One of the awards season's most closely guarded features, Kathryn Bigelow's "Zero Dark Thirty" hanged onto the Oscar conversation without anyone having seen it, but now, the first reviews from an early press screening have confirmed that those early assumptions may have been dead-on.
Praised as a no-frills but engaging procedural, "Zero Dark Thirty" has won over the handful of critics who have reviewed the highly secretive film about the manhunt for Osama bin Laden. We've read through the first wave of criticism to give you an early sense of what to expect when "Zero Dark Thirty" opens wide on January 11.
"Even though it runs more than two-and-a-half hours, 'Zero Dark Thirty' is so pared to essentials that even politics are eliminated; there's essentially no Bush or Cheney, no Iraq War, no Obama announcing the success of the May 2, 2011 raid on Bin Laden's in-plain-sight Pakistani compound. Similarly absent is any personal life for the single-minded heroine; when it's suggested at one point that she might want to have a fling, she colorfully replies that she's not a girl who does that sort of thing. The film does question whether she gives up some of her humanity to so selflessly dedicate herself to this sole professional aim, but seems to answer that, for some, this is what represents the essence of life; everything else is preparation and waiting." — Todd McCarthy, The Hollywood Reporter
Kathryn Bigelow's Direction
"It was obvious early on that the most important thing about an action scene for her is immersion, trying to make it feel like something experienced and not just watched, and she's pushed all sorts of stylistic technique to do that in her different films....It is the invisible nature of her work that makes it so effective. Like Maya, she has endured well past the point when many people might have broken, and she stands now as one of the smartest working filmmakers, someone capable of finding exactly the right voice to tell a story and telling that story without any flourish. There's not an extra beat in the film, not a wasted scene. This may not be like any other thriller I can name, but that's one way you can tell that Bigelow and Boal have done something special here." — Drew McWeeny, HitFix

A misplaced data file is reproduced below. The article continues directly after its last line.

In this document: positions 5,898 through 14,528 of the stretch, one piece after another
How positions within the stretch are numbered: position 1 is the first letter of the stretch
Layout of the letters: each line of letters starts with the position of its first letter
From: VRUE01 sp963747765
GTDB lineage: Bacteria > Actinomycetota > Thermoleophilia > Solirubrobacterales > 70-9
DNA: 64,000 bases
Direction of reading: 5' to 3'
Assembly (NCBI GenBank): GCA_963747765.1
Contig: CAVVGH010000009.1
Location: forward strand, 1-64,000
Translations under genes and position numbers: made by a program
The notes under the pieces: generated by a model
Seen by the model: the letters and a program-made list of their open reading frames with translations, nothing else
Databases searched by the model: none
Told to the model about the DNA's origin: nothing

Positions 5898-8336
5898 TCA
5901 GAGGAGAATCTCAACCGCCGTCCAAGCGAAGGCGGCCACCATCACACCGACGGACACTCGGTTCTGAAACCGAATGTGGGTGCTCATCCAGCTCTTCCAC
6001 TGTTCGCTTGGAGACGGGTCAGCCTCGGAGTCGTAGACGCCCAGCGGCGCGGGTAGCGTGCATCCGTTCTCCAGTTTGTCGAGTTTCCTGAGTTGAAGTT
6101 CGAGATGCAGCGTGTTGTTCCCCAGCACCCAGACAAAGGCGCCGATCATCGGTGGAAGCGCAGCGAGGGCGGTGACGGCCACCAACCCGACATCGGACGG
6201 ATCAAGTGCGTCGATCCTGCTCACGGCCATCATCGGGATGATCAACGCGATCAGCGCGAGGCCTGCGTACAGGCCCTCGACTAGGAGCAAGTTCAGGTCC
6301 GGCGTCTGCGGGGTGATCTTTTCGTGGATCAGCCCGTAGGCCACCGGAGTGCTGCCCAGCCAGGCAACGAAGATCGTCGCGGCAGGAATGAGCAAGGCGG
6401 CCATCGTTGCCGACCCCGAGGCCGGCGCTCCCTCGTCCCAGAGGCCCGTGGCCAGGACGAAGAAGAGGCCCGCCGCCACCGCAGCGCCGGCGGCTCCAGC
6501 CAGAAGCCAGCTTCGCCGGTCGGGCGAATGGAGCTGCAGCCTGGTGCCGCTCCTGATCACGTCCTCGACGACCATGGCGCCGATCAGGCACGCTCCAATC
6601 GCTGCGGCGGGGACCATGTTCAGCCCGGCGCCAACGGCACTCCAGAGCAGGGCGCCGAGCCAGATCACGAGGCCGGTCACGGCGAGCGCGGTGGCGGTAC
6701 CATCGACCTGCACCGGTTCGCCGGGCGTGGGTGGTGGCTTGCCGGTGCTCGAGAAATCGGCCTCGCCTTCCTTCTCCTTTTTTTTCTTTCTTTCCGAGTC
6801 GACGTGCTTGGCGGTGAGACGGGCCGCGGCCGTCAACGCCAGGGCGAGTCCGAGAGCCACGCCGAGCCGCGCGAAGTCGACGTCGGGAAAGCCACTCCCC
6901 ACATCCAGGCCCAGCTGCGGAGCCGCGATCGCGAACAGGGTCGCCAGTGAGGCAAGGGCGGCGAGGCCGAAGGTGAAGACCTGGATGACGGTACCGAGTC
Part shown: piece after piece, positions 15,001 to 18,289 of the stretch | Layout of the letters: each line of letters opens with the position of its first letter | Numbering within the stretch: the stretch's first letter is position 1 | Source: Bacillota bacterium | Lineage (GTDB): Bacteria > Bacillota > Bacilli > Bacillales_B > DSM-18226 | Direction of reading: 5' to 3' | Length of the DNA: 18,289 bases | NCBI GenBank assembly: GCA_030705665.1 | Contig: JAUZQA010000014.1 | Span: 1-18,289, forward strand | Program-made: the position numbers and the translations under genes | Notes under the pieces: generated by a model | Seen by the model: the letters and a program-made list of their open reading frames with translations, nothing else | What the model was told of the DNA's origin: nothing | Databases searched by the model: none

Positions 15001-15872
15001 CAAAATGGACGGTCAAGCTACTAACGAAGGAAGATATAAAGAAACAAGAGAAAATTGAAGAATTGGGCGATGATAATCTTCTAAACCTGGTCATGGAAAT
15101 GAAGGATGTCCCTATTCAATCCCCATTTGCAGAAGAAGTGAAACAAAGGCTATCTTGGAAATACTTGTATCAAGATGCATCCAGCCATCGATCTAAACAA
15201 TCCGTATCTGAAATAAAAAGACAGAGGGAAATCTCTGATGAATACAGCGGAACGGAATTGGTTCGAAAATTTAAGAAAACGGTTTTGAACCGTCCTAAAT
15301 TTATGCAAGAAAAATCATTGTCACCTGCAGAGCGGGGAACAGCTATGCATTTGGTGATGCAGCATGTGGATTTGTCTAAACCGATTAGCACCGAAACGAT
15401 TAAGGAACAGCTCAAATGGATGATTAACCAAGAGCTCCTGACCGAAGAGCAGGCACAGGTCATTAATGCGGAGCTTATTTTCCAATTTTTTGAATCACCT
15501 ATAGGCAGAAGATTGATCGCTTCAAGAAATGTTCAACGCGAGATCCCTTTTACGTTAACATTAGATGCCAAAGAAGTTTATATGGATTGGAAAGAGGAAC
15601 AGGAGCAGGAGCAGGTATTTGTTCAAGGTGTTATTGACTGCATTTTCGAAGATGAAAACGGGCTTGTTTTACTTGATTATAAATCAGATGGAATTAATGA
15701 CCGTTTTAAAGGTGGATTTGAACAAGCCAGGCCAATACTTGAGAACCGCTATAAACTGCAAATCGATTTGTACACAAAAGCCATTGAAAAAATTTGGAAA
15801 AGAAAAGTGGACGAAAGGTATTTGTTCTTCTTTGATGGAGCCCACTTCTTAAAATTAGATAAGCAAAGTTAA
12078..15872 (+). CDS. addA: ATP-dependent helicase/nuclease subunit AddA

Mark Boal's Screenplay
"In the tradition of Truman Capote's In Cold Blood and Tom Wolfe's The Right Stuff, Boal tracked down the particulars of a sensational exploit and, skipping the 'non-fiction novel' stage, created an original screenplay that provides a streamlined timeline of the hunt for bin Laden. The word 'docudrama' doesn't hint at Boal's achievement. This is movie journalism that snaps and stings, that purifies a decade's clamor and clutter into narrative clarity, with a salutary kick." — Richard Corliss, Time
"Unlike, for instance, Jodie Foster as Clarice Starling in 'The Silence of the Lambs,' Chastain plays Maya as fragile on the outside, Kevlar-tough beneath the skin. After narrowly surviving one terrorist attack and seeing another promising lead literally blow up in a female colleague's face, Maya grits her teeth and swears, 'I'm gonna smoke everybody involved in this op, and then I'm going to kill bin Laden.' " — Peter Debruge, Variety
The Final Word
"Spanning two presidential administrations and approximately eight years, 'Zero Dark Thirty' is as dispassionate, clinical and grindingly thorough as an obsessed tactical procedural can get. But at two and a half hours, the hunt for Al Qaeda leader Osama Bin Laden is also as gripping and riveting as any film in this fact-finding methodology-based genre.... While not as taut and lean as the more action-based 'The Hurt Locker,' 'ZDT' is an electric, sprawling and ambitious effort that's easy to become absorbed by, and a picture that should impress those keen on the director's intelligent, composed and determined brand of filmmaking." — Rodrigo Perez, The Playlist
Check out everything we've got on "Zero Dark Thirty."